Laura: Unlike the great literary white whale, mobi web is here – and mobi is here to stay. From the omnipresent iPhone, to the Droids, to the Blackberry in my own pocket, mobi is everywhere and is fast becoming the number one way that business users check email and surf the web.
Are you ready?
According to yesterday’s eMarketer report, more than 29% of mobile phone users log on to the mobile web at least once month — up 22% from last year. And one-fifth of those are heavy users – considered anyone who goes online via mobi more than 10 times per week.
One fifth of mobi users perform a local search.
In Italy, there are more mobile devices than PEOPLE – yes, you read that correctly! (Streaming Media survey puts penetration in Italy at 140%)
According to the report, US consumers have basically doubled their use of the mobile platform for non-voice communications. This represents a fundamental shift in media use, according to Rick Ducey, chief strategy officer for BIA/Kelsey.
As you are finalizing your 2010 marketing plans, we sincerely encourage you to put mobi in the mix. And if your service is in any way consumer based, you need to get there faster than your B2B counterparts. This Christmas, I am planning to order at least a few of my gifts from my Blackberry — probably while others are waiting in line at the Mall.
Active on Facebook and Twitter? Already more than 25% of Facebook users update status on their mobi devices.
Getting started is easier than you might think. While it would be wonderful to have, for example, a full-blown mobi version of your Web site like Amazon does, baby steps are simple and mostly painless:
- Consider offering your customers the ability to sign up for text messages from you. My current favorite text messages are those I receive from a certain bookseller, with coupon codes imbedded in them. I never have to worry that I have the printed coupon with me when I hit the book store.
- Ensure that key pages of your site are easily viewable on a mobi device. You do not need to start with your entire site – simply those pages that folks might want to access while away from their computer.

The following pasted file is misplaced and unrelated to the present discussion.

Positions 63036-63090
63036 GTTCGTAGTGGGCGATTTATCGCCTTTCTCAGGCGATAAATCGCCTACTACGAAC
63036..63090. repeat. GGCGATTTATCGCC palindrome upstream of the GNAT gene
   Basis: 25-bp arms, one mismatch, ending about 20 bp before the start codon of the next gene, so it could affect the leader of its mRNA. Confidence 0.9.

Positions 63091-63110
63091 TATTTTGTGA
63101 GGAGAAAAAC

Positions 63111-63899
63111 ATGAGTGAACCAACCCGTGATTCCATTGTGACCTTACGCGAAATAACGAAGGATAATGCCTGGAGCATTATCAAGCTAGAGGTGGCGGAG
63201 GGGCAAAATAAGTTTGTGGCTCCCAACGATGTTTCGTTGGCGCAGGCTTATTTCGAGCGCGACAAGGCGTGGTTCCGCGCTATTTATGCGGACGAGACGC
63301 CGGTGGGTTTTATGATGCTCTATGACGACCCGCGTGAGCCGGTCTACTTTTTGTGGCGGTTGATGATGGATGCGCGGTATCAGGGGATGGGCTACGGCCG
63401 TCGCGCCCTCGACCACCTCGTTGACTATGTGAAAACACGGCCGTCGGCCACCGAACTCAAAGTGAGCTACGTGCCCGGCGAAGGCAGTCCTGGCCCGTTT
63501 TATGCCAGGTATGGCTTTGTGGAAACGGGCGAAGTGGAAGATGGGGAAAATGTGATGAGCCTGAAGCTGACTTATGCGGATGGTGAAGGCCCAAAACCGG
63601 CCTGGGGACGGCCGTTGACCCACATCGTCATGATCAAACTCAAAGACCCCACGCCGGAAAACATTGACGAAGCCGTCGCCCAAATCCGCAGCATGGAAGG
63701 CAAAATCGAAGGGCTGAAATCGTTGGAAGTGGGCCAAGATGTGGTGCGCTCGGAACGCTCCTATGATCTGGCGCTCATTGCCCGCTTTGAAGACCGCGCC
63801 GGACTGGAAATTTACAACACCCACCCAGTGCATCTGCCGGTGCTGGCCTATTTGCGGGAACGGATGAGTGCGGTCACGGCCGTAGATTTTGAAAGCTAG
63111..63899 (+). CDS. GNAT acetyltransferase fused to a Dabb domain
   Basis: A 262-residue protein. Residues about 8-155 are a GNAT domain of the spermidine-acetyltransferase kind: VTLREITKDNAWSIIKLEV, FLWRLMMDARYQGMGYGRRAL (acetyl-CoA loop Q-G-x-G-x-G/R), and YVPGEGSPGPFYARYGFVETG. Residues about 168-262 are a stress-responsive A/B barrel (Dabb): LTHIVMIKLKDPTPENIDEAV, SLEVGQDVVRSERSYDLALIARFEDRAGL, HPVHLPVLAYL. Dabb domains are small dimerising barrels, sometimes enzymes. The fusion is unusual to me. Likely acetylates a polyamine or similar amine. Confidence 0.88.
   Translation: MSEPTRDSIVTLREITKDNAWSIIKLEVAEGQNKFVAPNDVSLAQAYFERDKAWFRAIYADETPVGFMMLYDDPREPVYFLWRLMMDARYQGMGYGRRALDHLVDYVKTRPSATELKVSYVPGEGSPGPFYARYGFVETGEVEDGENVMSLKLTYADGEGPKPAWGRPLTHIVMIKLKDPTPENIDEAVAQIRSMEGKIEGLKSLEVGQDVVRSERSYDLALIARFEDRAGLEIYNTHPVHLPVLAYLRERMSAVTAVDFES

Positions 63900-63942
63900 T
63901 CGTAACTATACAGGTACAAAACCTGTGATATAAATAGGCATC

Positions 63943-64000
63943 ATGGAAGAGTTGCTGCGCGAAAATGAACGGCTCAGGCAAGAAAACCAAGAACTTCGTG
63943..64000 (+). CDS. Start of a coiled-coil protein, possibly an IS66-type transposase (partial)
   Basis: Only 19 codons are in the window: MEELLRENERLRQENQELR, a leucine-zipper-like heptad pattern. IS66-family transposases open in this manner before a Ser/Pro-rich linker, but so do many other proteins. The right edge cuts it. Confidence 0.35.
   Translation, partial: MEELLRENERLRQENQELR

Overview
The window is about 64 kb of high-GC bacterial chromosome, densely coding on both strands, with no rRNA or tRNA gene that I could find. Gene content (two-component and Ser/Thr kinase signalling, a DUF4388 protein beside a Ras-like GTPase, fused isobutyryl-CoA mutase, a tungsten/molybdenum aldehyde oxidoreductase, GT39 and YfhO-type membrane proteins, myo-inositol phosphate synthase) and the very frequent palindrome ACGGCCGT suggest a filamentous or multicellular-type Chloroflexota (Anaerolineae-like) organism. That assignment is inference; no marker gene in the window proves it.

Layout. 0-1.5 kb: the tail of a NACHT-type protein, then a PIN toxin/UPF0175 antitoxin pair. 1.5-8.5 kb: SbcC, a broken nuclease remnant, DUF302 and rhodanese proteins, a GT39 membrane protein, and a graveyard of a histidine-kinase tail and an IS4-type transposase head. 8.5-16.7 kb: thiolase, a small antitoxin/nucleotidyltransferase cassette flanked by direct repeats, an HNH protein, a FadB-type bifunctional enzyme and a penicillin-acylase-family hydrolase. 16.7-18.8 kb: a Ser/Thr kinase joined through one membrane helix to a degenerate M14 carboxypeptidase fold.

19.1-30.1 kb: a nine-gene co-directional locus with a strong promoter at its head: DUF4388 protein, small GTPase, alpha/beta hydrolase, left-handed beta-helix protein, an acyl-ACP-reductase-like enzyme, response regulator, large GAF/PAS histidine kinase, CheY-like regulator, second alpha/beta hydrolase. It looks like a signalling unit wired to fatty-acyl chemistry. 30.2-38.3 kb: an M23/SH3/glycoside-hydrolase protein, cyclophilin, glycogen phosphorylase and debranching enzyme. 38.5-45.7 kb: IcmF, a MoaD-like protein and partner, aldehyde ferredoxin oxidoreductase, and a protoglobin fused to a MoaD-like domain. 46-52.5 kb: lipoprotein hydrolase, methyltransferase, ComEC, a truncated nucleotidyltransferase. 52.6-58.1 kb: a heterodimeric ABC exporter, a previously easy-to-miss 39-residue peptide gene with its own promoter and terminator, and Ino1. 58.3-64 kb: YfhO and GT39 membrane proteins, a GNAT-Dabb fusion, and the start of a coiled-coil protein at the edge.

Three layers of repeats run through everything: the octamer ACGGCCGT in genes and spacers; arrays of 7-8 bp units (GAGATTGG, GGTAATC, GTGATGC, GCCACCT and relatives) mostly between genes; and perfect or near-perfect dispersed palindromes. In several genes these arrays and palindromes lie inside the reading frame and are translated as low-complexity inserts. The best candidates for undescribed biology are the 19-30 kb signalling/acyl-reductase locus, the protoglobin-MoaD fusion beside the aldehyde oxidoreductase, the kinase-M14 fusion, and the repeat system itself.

- Consider advertising on someone else’s well-done mobi site.
- At the very least register your site’s .mobi extension (or make sure your platform can support an m. subdomain).
- Make certain that your email blasts are text-based or have a text-based version – you have to work under the assumption that many of your opens will be from a mobi device.
- Begin to monitor your incoming mobi traffic – track how many people are coming to your site from a mobi device.
All of the above mentioned items should be on your January list – if not sooner.
In coming blog entries, we’ll address each in detail and offer additional mobi-suggestions and ideas.
Jeff: Laura’s excellent advice notwithstanding… if you don’t have an overall marketing strategy, simply piling on .mobi isn’t really going to get you anywhere.
As a real-life for instance, let me save some of you the trouble of checking up on us. Tin Cans Unlimited does not — yet — have a .mobi extension. Our site — and this blog — technically are compatible with mobi browsers. But it’s a bare technicality. (Ok, the mobile version of the site is really kinda sad. Moving on.)
Here’s the thing. Our lack of mobi at launch was intentional. We DO track how our readers reach this blog, and six months ago, mobi barely registered. That is rapidly changing, and so is our strategy. Your goal should be the same as our goal — to be wherever your customers are, to provide information about your products and services where, when, and how your customers want to receive it. And now like never before, that includes mobi.